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gawk: Comparison Operators

 
 6.3.2.2 Comparison Operators
 ............................
 
 "Comparison expressions" compare strings or numbers for relationships
 such as equality.  They are written using "relational operators", which
 are a superset of those in C. ⇒Table 6.3 table-relational-ops.
 describes them.
 
 Expression         Result
 --------------------------------------------------------------------------
 X '<' Y            True if X is less than Y
 X '<=' Y           True if X is less than or equal to Y
 X '>' Y            True if X is greater than Y
 X '>=' Y           True if X is greater than or equal to Y
 X '==' Y           True if X is equal to Y
 X '!=' Y           True if X is not equal to Y
 X '~' Y            True if the string X matches the regexp denoted by Y
 X '!~' Y           True if the string X does not match the regexp
                    denoted by Y
 SUBSCRIPT 'in'     True if the array ARRAY has an element with the
 ARRAY              subscript SUBSCRIPT
 
 Table 6.3: Relational operators
 
    Comparison expressions have the value one if true and zero if false.
 When comparing operands of mixed types, numeric operands are converted
 to strings using the value of 'CONVFMT' (⇒Conversion).
 
    Strings are compared by comparing the first character of each, then
 the second character of each, and so on.  Thus, '"10"' is less than
 '"9"'.  If there are two strings where one is a prefix of the other, the
 shorter string is less than the longer one.  Thus, '"abc"' is less than
 '"abcd"'.
 
    It is very easy to accidentally mistype the '==' operator and leave
 off one of the '=' characters.  The result is still valid 'awk' code,
 but the program does not do what is intended:
 
      if (a = b)   # oops! should be a == b
         ...
      else
         ...
 
 Unless 'b' happens to be zero or the null string, the 'if' part of the
 test always succeeds.  Because the operators are so similar, this kind
 of error is very difficult to spot when scanning the source code.
 
    The following list of expressions illustrates the kinds of
 comparisons 'awk' performs, as well as what the result of each
 comparison is:
 
 '1.5 <= 2.0'
      Numeric comparison (true)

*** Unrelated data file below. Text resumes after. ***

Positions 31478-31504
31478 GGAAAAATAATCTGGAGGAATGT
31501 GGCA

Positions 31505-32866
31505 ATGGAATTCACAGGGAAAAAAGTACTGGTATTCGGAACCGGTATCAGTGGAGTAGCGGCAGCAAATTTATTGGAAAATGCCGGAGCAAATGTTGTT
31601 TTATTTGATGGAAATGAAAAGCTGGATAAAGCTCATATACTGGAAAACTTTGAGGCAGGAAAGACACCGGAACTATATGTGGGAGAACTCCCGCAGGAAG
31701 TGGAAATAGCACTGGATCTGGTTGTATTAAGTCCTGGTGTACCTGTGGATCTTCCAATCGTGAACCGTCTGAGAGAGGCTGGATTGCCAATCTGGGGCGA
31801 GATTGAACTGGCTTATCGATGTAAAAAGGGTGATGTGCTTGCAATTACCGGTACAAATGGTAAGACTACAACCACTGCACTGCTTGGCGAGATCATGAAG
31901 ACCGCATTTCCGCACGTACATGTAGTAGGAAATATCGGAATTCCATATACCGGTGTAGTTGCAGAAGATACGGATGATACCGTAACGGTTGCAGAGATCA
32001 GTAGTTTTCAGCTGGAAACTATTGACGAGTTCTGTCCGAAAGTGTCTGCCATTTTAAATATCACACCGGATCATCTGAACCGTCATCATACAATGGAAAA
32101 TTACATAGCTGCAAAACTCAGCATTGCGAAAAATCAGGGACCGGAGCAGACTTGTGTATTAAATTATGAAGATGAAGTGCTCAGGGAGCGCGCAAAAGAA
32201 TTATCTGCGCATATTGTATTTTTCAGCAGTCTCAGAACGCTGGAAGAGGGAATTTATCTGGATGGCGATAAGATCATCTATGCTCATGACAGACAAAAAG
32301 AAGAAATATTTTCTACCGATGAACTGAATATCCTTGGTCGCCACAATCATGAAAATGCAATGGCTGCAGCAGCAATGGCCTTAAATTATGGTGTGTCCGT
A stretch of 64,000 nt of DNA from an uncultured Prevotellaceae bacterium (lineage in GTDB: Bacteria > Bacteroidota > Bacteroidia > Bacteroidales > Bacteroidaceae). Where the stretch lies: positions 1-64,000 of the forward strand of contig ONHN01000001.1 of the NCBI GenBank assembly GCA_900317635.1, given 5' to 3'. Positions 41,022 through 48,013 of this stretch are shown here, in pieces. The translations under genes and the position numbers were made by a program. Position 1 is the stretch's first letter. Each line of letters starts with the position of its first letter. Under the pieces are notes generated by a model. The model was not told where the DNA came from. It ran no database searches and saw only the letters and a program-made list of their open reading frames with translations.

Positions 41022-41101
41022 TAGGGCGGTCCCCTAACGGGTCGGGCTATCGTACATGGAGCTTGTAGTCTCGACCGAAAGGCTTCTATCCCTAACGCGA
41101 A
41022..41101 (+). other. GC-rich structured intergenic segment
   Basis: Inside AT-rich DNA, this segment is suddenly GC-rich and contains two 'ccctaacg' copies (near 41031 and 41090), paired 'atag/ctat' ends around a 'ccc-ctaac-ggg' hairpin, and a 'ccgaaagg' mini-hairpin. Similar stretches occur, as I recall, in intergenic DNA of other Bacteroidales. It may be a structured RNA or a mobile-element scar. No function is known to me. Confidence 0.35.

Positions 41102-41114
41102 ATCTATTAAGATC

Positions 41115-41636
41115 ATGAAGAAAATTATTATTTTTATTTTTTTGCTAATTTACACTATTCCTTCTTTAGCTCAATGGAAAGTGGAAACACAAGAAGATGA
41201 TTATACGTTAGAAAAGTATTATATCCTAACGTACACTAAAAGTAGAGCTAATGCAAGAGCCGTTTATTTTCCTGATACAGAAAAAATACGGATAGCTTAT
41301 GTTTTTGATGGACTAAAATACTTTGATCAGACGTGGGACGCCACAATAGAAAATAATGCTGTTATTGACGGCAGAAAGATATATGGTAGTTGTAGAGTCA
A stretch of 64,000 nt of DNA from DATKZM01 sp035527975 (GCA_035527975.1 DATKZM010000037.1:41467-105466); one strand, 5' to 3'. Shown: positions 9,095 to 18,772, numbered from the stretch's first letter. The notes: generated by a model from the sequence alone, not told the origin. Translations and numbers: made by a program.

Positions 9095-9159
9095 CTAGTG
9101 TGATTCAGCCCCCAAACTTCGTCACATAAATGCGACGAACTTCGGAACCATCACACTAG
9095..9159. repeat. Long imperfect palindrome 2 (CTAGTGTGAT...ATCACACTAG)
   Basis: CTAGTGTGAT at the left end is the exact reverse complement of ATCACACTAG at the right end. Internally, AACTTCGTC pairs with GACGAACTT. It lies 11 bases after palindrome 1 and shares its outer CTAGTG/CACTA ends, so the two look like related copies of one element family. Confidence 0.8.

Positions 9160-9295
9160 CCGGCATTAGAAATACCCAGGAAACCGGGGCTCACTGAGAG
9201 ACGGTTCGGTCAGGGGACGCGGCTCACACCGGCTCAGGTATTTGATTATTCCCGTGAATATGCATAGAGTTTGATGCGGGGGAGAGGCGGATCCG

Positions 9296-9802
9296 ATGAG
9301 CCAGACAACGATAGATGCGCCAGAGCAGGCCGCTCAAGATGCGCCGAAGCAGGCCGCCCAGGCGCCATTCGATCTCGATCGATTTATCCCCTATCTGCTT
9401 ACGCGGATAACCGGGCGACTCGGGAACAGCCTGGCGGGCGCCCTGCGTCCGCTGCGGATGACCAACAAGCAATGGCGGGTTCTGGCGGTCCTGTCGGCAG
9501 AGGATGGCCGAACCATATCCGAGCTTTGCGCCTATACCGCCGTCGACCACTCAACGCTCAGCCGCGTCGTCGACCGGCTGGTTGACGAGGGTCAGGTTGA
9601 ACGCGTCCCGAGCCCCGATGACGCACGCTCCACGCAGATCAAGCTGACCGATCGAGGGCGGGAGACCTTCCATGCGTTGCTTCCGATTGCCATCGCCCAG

'"abc" >= "xyz"'
      String comparison (false)
 
 '1.5 != " +2"'
      String comparison (true)
 
 '"1e2" < "3"'
      String comparison (true)
 
 'a = 2; b = "2"'
 'a == b'
      String comparison (true)
 
 'a = 2; b = " +2"'
 'a == b'
      String comparison (false)
 
    In this example:
 
      $ echo 1e2 3 | awk '{ print ($1 < $2) ? "true" : "false" }'
      -| false
 
 the result is 'false' because both '$1' and '$2' are user input.  They
 are numeric strings--therefore both have the strnum attribute, dictating
 a numeric comparison.  The purpose of the comparison rules and the use
 of numeric strings is to attempt to produce the behavior that is "least
 surprising," while still "doing the right thing."
 
    String comparisons and regular expression comparisons are very
 different.  For example:
 
      x == "foo"
 
 has the value one, or is true if the variable 'x' is precisely 'foo'.
 By contrast:
 
      x ~ /foo/
 
 has the value one if 'x' contains 'foo', such as '"Oh, what a fool am
 I!"'.
 
    The righthand operand of the '~' and '!~' operators may be either a
 regexp constant ('/'...'/') or an ordinary expression.  In the latter
 case, the value of the expression as a string is used as a dynamic
 regexp (⇒Regexp Usage; also ⇒Computed Regexps).
 
    A constant regular expression in slashes by itself is also an
 expression.  '/REGEXP/' is an abbreviation for the following comparison
 expression:
 
      $0 ~ /REGEXP/
 
    One special place where '/foo/' is _not_ an abbreviation for '$0 ~
 /foo/' is when it is the righthand operand of '~' or '!~'.  ⇒Using
 Constant Regexps, where this is discussed in more detail.
 
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